The schools minister has said that primary school teachers will be expected to help more of their pupils reach a higher standard ahead of their going onto secondary schools.
Last year, 38 per cent of pupils from disadvantaged backgrounds achieved grades A*-C in at least five GCSEs, including in English and maths, compared to 65 per cent of non-disadvantaged children.
Speaking at the Association of School and College Leaders' 'Closing the Achievement Gap' conference, David Laws stated that this was one of the widest disparities in educational achievement in the world and branded it "unacceptable".
He said the government was undertaking two policy actions in order to reduce this gap, the first of which was getting primary teachers to improve the readiness of pupils, especially from disadvantaged backgrounds, for starting secondary school.
Mr Laws announced that schools would next year be expected to help at least 65 per cent of their pupils achieve the floor standard at key stage two, up from 60 per cent this year and warned schools that this target proportion would continue to rise rapidly in future.
Furthermore, he added that as of 2016, passing new key stage two tests would require pupils to demonstrate the level of ability necessary to ensure success at secondary level.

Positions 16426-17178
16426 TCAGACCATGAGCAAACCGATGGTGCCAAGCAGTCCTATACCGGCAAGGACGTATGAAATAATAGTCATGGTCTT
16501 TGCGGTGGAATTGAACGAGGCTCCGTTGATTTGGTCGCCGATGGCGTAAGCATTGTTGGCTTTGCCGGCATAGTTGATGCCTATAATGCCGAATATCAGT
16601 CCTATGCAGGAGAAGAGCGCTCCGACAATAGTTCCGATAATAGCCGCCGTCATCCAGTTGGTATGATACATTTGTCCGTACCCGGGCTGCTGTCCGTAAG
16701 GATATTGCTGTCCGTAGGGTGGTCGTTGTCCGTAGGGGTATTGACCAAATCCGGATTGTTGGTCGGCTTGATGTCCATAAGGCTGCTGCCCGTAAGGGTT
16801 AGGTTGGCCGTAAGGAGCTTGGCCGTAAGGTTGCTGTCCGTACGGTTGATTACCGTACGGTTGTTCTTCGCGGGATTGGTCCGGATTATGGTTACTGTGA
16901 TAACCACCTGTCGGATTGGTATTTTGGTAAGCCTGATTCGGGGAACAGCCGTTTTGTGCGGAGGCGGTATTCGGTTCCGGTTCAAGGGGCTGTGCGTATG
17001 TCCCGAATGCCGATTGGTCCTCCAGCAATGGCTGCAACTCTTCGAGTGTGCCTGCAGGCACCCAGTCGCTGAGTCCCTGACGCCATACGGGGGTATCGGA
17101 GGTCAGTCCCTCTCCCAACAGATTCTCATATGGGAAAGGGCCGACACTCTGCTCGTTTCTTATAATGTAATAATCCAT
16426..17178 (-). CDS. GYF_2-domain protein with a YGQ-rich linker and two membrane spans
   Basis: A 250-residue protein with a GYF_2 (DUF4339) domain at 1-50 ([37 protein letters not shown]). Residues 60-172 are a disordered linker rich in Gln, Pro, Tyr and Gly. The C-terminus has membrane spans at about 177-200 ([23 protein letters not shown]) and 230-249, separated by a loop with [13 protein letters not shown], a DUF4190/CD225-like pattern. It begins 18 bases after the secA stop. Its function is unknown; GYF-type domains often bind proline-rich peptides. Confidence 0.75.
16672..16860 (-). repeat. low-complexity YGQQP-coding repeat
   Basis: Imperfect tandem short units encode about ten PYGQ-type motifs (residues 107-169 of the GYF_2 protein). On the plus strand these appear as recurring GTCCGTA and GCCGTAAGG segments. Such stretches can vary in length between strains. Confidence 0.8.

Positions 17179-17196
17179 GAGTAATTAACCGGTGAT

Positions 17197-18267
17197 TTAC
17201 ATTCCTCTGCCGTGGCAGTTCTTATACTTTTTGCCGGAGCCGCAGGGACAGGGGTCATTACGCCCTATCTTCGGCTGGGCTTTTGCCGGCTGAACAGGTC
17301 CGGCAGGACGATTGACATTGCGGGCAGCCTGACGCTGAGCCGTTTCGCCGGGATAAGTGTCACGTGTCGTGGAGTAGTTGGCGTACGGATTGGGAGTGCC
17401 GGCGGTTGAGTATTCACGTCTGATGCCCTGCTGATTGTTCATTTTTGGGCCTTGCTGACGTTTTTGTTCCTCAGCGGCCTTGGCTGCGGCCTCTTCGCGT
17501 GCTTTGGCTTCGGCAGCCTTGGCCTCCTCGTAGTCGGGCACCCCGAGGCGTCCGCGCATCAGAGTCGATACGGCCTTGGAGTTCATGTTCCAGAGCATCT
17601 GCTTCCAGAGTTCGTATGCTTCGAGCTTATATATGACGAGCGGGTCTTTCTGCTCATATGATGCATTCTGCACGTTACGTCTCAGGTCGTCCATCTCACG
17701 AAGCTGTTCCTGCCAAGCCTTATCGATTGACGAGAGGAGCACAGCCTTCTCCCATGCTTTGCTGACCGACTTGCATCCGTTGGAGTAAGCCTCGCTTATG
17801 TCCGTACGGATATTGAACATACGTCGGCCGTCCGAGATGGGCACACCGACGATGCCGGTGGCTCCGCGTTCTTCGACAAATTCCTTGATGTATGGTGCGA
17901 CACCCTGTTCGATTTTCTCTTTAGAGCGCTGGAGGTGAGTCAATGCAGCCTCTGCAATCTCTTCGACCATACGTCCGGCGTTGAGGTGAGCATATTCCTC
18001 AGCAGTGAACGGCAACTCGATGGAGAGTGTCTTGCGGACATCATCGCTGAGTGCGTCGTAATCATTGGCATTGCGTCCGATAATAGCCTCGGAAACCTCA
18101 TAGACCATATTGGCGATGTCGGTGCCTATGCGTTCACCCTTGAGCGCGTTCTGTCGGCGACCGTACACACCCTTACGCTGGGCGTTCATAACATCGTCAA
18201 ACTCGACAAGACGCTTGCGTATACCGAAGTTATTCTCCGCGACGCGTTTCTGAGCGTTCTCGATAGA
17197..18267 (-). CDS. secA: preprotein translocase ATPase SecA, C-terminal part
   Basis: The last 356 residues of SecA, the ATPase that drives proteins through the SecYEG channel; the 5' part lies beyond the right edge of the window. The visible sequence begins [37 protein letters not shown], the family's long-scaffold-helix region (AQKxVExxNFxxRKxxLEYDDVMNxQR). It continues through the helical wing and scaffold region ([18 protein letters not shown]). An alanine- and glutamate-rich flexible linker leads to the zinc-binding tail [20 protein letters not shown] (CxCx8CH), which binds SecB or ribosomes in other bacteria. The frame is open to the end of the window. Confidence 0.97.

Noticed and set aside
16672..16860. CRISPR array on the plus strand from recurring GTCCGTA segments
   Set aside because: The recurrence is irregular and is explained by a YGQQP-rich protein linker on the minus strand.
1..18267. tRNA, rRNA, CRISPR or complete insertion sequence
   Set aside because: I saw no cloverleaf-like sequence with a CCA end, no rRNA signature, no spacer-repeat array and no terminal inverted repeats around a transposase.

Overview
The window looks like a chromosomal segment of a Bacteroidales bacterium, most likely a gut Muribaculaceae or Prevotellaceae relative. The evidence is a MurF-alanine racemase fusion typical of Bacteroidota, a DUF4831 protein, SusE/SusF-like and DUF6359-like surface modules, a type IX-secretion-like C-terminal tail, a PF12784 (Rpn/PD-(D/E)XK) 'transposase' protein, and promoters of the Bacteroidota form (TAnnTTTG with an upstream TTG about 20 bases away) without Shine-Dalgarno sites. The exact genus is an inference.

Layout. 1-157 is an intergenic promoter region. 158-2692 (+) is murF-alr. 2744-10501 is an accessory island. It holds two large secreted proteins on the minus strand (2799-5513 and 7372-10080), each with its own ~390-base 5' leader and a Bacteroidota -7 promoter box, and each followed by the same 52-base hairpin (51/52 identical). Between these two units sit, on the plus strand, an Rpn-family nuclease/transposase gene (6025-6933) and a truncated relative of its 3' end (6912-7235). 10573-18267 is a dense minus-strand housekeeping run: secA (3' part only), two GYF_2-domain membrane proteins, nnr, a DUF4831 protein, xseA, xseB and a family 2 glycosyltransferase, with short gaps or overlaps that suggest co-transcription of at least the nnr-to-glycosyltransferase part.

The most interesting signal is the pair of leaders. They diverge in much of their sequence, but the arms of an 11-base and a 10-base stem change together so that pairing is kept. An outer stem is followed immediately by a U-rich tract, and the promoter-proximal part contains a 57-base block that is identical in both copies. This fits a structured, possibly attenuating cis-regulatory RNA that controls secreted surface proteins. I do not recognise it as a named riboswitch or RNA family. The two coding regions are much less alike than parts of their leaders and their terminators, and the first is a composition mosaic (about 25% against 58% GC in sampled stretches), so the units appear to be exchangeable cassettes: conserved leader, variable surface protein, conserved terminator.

In preparation for this, the government will this year publish figures showing the share of pupils at each school who achieve a good level four at key stage two in each subject.
The schools minister asserted: "From now on, we must prepare the vast majority of children for success in secondary education - not for failure or mediocrity."
He said that the second policy priority in closing the achievement gap was to ask local authorities and schools to place more focus on redressing this issue.
Via the pupil premium programme, schools will receive nearly £1.9 billion of funding targeted at pupils from disadvantaged backgrounds in 2013-14, rising to £2.5 billion in 2014-15.
Yet Mr Laws said the government wanted to ensure schools achieved value for money from the pupil premium and would place greater accountability requirements on schools rated as requiring improvement and with low attainment for disadvantaged pupils.
These schools will be required to collaborate with a 'system leader' with a record of success in narrowing gaps to draw up an action plan for utilising the pupil premium, which will also be scrutinised by education watchdog Ofsted.
Posted by Charlotte Michaels